Friday, 14 January 2011

Facebook comes of age

WHY NOT? By WONG SAI WAN



FB is now more than just a social media for the young. It is also a meeting ground for all – fathers, mothers, actresses, superstars and, especially, crooks.

A NEW survey found that 12% of parents punish their kids by banning social networking sites. The other 88% punish their kids by joining social networking sites themselves.

This was what a colleague put on his Facebook status recently. He probably put it up in jest, but for me it was so poignant because like him, we are probably as active, if not more active, than our teenage children on the popular social network.

Although most of us replied in equal jest on his Facebook page, I could not help a quick stocktaking of the truth of the status comment.

When Times’ Man of the Year Mark Zuckerberg put together Facebook for the clever students at Harvard, he did it for the young crowd. And when he started taking it to cybersphere, he also wanted to attract teenagers.

There are now 550 million users on Facebook, which Zuckerberg supposedly founded eight years ago when he was just a 19-year-old sophomore at Harvard.

Time magazine, in its report on Zukerberg being chosen as its man of the year, noted that “one out of every dozen people on the planet has a Facebook account.

“They speak 75 languages and collectively lavish more than 700 billion minutes on FB, as its users affectionately call it, every month. Its membership is currently growing at a rate of about 700,000 people a day”.

These statistics are astounding, especially when you consider that 70% of FB users are from outside the United States. We in Malaysia are among the major users – records show that more than 9.5 million Malaysians now hold a Facebook account of whom 45% are male and 51% female. The rest did not state their gender.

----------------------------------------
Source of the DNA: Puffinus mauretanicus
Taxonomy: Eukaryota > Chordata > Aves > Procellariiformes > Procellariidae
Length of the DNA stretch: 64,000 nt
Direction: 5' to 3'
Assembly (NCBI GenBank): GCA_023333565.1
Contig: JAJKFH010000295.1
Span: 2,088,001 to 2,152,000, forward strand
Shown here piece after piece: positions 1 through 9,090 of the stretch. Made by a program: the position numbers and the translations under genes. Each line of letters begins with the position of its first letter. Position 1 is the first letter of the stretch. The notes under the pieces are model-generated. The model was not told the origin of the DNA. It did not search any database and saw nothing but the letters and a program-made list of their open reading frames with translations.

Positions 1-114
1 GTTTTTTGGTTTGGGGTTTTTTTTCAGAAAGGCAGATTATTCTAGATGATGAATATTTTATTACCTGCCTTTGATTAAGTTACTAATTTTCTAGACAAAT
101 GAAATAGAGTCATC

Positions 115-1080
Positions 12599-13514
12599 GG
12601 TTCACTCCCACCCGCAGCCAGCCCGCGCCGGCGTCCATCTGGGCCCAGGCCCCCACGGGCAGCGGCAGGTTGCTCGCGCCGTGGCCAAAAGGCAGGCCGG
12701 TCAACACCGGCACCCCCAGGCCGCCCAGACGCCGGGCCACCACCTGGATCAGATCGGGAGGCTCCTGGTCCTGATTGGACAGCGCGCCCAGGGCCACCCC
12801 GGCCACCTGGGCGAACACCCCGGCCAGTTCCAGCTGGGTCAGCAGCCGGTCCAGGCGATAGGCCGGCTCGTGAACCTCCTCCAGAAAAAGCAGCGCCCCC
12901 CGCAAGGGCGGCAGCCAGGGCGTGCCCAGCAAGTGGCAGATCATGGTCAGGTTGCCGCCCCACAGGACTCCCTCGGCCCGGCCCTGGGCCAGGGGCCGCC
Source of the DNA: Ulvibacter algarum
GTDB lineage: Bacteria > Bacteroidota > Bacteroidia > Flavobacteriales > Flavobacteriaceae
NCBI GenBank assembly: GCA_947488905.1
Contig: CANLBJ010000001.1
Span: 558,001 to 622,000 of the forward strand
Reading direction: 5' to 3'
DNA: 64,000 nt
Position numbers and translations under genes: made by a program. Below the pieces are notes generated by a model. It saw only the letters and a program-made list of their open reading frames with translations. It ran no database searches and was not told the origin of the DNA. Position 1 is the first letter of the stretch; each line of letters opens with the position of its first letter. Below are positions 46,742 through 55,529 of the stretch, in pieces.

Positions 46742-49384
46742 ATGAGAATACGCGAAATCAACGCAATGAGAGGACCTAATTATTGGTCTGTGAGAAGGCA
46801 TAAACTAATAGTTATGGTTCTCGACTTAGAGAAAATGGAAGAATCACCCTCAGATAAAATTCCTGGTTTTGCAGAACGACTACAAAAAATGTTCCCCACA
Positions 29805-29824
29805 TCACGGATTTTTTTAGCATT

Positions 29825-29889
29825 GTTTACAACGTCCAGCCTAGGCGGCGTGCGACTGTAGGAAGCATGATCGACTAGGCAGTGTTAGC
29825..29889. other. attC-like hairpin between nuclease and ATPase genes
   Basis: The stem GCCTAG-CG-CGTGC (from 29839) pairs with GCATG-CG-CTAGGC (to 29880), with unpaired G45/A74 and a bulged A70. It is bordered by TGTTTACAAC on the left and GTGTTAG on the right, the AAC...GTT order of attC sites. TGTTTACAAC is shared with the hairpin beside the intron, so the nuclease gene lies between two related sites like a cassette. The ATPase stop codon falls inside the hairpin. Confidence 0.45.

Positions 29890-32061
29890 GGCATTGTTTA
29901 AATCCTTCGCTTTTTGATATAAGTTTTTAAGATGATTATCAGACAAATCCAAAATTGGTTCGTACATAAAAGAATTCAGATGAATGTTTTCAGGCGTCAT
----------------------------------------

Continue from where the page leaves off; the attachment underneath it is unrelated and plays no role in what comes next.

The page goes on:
The growth rate for FB in Malaysia has really been tremendous. In 2009, we recorded a growth rate of over 300% from just over 450,000 users a year before to 3.9 million. By last December, this figure exploded to 9.5 million. And yet we are only number four in Asia.

“Today, there are over 32 million Indonesians using Facebook. The Philippines is behind Indonesia, with over 18 million, followed by India (16.9 million), Malaysia (9.5 million) and Taiwan (8.7 million),” reports GreyReview which studies tech and social media trends.

This got me thinking about why I got into Facebook. I can’t even remember exactly when I signed up for a FB account, but it was in 2008. It was for a very good reason – my son and daughter (aged 15 and nine then) were thinking of signing up. I just wanted to know why they were doing it.

After all, we have read horror stories of fiends and monsters lurking in Cyberspace to prey on the young ones. I just wanted to be there in case these beasts hang around Facebook.

At first, I approached it like a cautious father, checking out every possibility of how corrupting FB could be. Then I realised the joy of connecting with colleagues and how it allowed me to carry out some “innocent fun” – posting naughty messages on people’s walls.